Microsoft’s global vice president of Education, Anthony Salcito, is in the country to speak about how the company is aiming to empower educators and inspire students. To that end, Microsoft is set to provide IT training and opportunities to young South Africans in an effort to better prepare them with the computational-thinking and problem-solving skills necessary in a digital world. This initiative is achieved through partnerships with government, non-profit organisations, as well as local businesses.
Investing in the classroom
Globally, Microsoft has committed to investing an estimated $75 million (more than R1 billion) over the next three years in community programs to increase access to computer science education, particularly for those from underrepresented backgrounds, with the goal of building greater diversity in the tech talent pipeline.
"More and better education, combined with early access to the tools and skills used in the workplace, are proven to help create healthier communities, economies and workers who are ready to enter the workforce,” said Salcito. "At Microsoft we are committed to empowering this next generation of workers by building skills, providing access to technology, and giving young people tools to support their learning," he added.
Tech head start
In South Africa, Microsoft believes educators face a variety of challenges, with the utilisation of technology to help make lessons more accessible and entertaining for students a specific one. As such, tech is seen as very important in a country where schools face a rate of less than 45% when it comes to participation in Maths and Science and a staggering 60% of schools have no computer lab facilities.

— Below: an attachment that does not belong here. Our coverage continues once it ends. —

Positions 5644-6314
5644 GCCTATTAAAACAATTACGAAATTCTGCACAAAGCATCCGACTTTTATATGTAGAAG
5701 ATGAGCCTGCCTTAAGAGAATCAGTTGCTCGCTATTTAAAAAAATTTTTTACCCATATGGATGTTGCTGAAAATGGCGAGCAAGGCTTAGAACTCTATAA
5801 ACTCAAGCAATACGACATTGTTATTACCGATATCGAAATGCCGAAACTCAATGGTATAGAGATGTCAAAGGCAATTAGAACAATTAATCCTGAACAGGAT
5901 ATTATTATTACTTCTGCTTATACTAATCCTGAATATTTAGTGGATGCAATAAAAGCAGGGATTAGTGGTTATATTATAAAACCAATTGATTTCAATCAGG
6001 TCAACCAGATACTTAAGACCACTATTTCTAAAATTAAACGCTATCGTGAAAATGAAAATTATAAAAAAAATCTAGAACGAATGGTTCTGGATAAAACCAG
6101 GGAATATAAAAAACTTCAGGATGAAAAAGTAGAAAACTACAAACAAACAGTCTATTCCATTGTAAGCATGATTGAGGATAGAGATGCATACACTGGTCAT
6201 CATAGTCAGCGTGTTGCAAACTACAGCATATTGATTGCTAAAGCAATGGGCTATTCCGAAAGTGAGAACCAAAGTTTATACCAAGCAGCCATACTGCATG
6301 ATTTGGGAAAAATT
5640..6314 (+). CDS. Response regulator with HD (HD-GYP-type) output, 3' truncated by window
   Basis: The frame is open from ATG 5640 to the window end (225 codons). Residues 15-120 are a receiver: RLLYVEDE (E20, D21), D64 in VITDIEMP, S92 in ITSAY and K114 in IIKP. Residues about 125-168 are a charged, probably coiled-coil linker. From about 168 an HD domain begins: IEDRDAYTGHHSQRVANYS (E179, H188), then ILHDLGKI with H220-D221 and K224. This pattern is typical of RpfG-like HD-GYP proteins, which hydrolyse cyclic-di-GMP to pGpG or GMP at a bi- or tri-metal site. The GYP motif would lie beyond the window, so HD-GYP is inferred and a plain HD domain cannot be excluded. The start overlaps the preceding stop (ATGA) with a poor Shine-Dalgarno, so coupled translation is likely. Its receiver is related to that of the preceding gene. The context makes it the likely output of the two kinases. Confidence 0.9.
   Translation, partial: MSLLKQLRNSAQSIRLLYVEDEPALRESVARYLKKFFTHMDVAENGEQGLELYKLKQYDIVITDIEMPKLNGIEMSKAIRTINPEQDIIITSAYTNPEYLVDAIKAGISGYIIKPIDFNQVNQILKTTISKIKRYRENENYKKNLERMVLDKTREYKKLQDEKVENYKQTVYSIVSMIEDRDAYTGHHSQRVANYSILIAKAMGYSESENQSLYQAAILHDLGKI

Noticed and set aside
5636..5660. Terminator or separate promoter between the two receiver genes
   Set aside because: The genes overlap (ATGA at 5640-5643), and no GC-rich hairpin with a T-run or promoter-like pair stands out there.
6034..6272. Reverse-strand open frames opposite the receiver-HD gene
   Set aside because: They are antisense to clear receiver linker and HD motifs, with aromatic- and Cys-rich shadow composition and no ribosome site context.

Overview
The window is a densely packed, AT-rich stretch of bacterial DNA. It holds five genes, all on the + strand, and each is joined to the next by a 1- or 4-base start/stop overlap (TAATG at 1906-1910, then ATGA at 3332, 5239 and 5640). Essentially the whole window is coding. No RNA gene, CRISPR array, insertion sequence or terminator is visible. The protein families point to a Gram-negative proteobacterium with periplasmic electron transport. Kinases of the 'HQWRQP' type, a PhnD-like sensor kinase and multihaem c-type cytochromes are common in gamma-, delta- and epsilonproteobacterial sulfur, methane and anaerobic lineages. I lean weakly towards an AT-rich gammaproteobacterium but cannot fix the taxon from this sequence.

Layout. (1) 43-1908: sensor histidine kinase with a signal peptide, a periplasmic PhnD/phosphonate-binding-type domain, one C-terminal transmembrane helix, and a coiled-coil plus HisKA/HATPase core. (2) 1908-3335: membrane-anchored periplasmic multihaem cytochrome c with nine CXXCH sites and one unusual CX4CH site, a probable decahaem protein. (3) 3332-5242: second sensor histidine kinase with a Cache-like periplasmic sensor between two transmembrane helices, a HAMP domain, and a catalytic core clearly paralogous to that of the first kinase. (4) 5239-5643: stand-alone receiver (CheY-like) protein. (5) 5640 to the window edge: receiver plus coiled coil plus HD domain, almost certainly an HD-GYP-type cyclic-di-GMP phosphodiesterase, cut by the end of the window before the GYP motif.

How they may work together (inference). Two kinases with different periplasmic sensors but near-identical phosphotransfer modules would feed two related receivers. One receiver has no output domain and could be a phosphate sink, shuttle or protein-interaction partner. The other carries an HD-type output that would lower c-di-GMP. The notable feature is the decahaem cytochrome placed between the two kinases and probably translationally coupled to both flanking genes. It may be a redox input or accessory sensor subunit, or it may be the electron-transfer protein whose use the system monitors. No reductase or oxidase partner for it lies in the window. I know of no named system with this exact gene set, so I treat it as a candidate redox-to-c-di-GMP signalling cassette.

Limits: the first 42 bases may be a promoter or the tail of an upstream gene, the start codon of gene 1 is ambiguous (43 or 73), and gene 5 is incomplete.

“Local initiatives such as the MIE (Microsoft Innovative Educator) expert program helps local teachers to integrate technology into their lesson plans and make use of inventive teaching methods to not only ensure that students know how to use technology but are enabled to create technology, empowering them to become future innovators, inventors and entrepreneurs who will drive local economic growth, create jobs and solve problems within their communities,” says Zoaib Hoosen, managing director of Microsoft South Africa.
Looking to the future
“Microsoft plans on playing an active role to ensure that SA realises this statistic by developing skills and providing opportunities for young people from basic education through to starting their own businesses. This will be done through programmes such as Student to Business programme whereby we are partnering to create over 1500 jobs through internships and the AppFactory programme in which we are training interns to develop over 800 locally relevant apps. These initiatives will help us create a bridge to employment and financial independence,” adds Hoosen.
In addition, Microsoft is sponsoring a year-long exhibition at Sci-Bono in Braamfontein, Johannesburg which will be used to showcase the future of the classroom to local learners and teachers. This exhibition will feature various gadgets and applications including devices from Pinnacle that will enable visitors to get hands on experience in the use of apps like Word, Excel, Skype and OneNote. The case for gamification in the classroom will also be made as a driver of curiosity, persistence, concentration, and student engagement through educational games such as Minecraft. The exhibition was unveiled to media yesterday, and will be opened up to the public next week, remaining so for one year.